The head of the City Council on Thursday challenged Mayor Eric Adam’s assertion that protests against police brutality are somehow linked to the recent surge in violent crime — as the mayor’s public safety record comes under increasing scrutiny.
Council Speaker Adrienne Adams responded to Adams’ attack on the protest movement during an interview Wednesday night when asked about the 40 percent spike in violent crime since his administration began.
“I certainly don’t speak for the Mayor, I never would because I can’t,” the city’s top lawmaker (D-Queens) told reporters during an unrelated press conference. “What I would say, though, is that people who believe black lives matter care about black lives. Period.”
Hizzoner made cutting crime and tackling quality of life issues central tenants of his mayoral campaign last year, but his administration is coming under new pressure to make progress as crime continues to rise three months into his tenure.
He was pressed on the surge in violence — particularly the dozen-plus shootings that erupted Tuesday as the manhunt for alleged subway madman Frank James was underway — during an interview Wednesday, shortly after James’ arrest.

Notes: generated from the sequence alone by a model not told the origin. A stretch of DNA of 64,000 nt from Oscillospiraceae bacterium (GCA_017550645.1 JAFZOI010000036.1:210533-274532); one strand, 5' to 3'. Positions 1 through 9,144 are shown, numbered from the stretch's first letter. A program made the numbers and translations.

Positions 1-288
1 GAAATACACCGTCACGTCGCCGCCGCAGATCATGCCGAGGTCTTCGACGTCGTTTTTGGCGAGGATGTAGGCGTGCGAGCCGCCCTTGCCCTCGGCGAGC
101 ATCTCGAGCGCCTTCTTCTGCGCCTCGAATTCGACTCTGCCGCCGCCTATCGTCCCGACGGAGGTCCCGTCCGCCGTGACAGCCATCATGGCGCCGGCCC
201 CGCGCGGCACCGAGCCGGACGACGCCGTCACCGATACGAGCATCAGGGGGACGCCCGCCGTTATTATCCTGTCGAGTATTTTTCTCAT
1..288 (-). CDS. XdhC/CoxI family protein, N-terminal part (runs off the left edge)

Adams almost immediately pivoted to the protestors in his response.
“Here’s my question that I put out to the city: Hey, I thought black lives matter,” Adams retorted during the appearance on NY1. “Where are all those who stated that black lives matter?”
“Then go do an analysis of who was killed or shot last night. I was up all night speaking to my commanders in the Bronx and in Brooklyn,” he continued. “The victims were black. Many of the shooters were black.”
Adams also attempted to pin some responsibility for the crime surge on parents, who he said should be keeping closer tabs on their children.
“So I ask the question that was asked of me as a child, it’s 10 p.m. do you know where your children are,” he added, referring to a famous public service announcement that ran on TV stations as the city averaged more than 1,500 murders annually in the 1970s and 80s.
The mayor then circled back to the Black Lives Matter movement.
“When are we going to start asking the asking the serious question — if black lives matter then the thousands of people I saw on the street when [George] Floyd was murdered should be on the street right now,” he concluded. “We can’t be hypocrites.”
City Hall did not immediately respond to requests for comment.